Parenting Help

Talking with Your Kids about Difficult News


helping your kids process what they’re seeing and hearing
Jonathan McKee

If you have kids under 18, then the last few weeks…scratch that…months have probably invoked more fear and unrest than they have ever experienced looking at the world around them.

First Covid-19, then the tragic killing of George Floyd, then the outbreak of violence in the streets… all of these issues dividing people instead of united them. Millions of American homes have news channels on right now that aren’t reporting news as much as “casting blame.”

I’ve been alive 50 years, and I’ve never seen our country so divided.

I don’t think many adults are stopping to consider…our kids are watching.

Our Kids are Watching
A black man is killed by a policeman on national TV. Our kids are watching.

Looters throw garbage cans through store windows and carry out televisions. Our kids are watching.

Politicians point their fingers. Our kids are watching.

The world pauses to remember George Floyd, even on kids’ channels. Our kids are watching.

Parents turn on that news station they love so much and watch editorialists shake their heads and point their fingers for hours upon hours. Our kids are watching.

Brands speak out and voice their protests in unique ways. Our kids are watching.

Grampa gets mad at the TV screen and starts casting more blame. Our kids are watching.

What are our kids gleaning from all of this pain, violence, bitterness, and unrest? More importantly, how can we talk with them about all they are observing?

Opening Up the Doors of Dialogue
Here is yet another situation where being proactive is always better than being reactive. Right now the entire world is reacting, many acting without thinking. What our kids need is a solid foundation in an otherwise shaky world.

So how can we anchor our kids to this solid foundation?

When churches shut down in March, a group of my neighbors began gathering together down by our community barn to pray (yes, I live in rural America). We all backed up our trucks, staying about 10- to 15-feet apart, opened the tailgates, and we lead a time of prayer where families each prayed in their own trucks, social distancing, but experiencing a little bit of community at the same time in the fresh morning air.

Each week I would start by doing a little 10-minute devotional (the kids loved it—a 10-minute sermon. “Why can’t church always be like this?”) So, I began going through the Beatitudes (Matthew 5) one per week.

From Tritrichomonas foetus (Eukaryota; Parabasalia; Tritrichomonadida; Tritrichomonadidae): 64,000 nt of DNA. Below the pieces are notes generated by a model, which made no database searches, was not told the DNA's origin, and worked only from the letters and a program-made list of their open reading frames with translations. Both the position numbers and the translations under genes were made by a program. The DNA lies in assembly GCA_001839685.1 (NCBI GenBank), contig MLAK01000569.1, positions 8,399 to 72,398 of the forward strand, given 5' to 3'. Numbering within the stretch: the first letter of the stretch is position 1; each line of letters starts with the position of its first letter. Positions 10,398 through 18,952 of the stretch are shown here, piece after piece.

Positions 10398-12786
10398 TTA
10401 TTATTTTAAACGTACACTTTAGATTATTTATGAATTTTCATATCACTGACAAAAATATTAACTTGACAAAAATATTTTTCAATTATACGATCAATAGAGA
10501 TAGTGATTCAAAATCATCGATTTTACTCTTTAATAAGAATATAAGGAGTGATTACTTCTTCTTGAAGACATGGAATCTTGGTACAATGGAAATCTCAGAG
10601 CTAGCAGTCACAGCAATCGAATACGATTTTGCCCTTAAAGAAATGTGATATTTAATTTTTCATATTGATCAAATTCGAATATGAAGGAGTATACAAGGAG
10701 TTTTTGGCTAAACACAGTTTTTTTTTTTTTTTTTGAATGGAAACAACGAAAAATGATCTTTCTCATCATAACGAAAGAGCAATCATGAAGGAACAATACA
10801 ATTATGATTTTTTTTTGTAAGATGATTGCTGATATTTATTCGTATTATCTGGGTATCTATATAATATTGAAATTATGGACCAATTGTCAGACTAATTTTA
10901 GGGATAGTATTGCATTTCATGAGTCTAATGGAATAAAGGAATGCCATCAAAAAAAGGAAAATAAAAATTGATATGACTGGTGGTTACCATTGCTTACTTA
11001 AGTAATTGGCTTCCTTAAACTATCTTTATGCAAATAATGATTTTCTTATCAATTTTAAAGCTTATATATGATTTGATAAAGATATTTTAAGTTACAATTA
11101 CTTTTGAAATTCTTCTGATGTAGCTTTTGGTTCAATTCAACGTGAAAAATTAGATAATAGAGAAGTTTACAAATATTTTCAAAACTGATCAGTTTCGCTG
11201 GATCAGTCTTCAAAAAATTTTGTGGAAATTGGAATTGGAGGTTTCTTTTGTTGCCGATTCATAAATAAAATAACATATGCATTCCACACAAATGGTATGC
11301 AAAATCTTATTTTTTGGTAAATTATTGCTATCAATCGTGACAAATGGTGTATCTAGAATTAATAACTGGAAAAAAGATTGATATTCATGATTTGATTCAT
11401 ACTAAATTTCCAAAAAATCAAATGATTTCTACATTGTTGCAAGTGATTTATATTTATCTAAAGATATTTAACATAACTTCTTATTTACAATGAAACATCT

An interesting thing happened. 

The week the world exploded in violence the passage just happened to be…

“Blessed are the peacemakers, for they will be called children of God.”

It’s nothing I could have planned. I had no idea what would be going on six weeks prior when I started the series. God just knew that we needed to be soaking in His perspective about peace and reconciliation, so we knew how to treat others, even during tough times.

I can imagine if we hadn’t been soaking in God’s truth for the six weeks prior, maybe we all could have called an emergency meeting in panic and then said, “Quick, let’s look for a passage that talks about this!” And maybe even landed on “Blessed are the peacemakers.” But it wouldn’t have had the same impact.

The fact is, the six weeks prior we were soaking in the truth of Jesus’ teaching where He let us in on a joy that is available regardless of circumstances. The Beatitudes all begin with the words “blessed are the” which really means, “We have everything we need when we are…” And in the last six weeks we had already been encouraged by the good news that joy was readily available when we realize how much we need Jesus (poor in spirit), when we are moved with compassion when we look at the world around us and see their need for Jesus (those who mourn), when we humbly practice self-control even though we might have the power to show others how powerful we are (the meek), when we allow Him to fill us so we choose what’s right and just (who hunger and thirst for righteousness), when we consider others before ourselves and are quick to forgive (the merciful), and when we desire to be blameless before God because our relationship with Him matters most (the pure in heart)…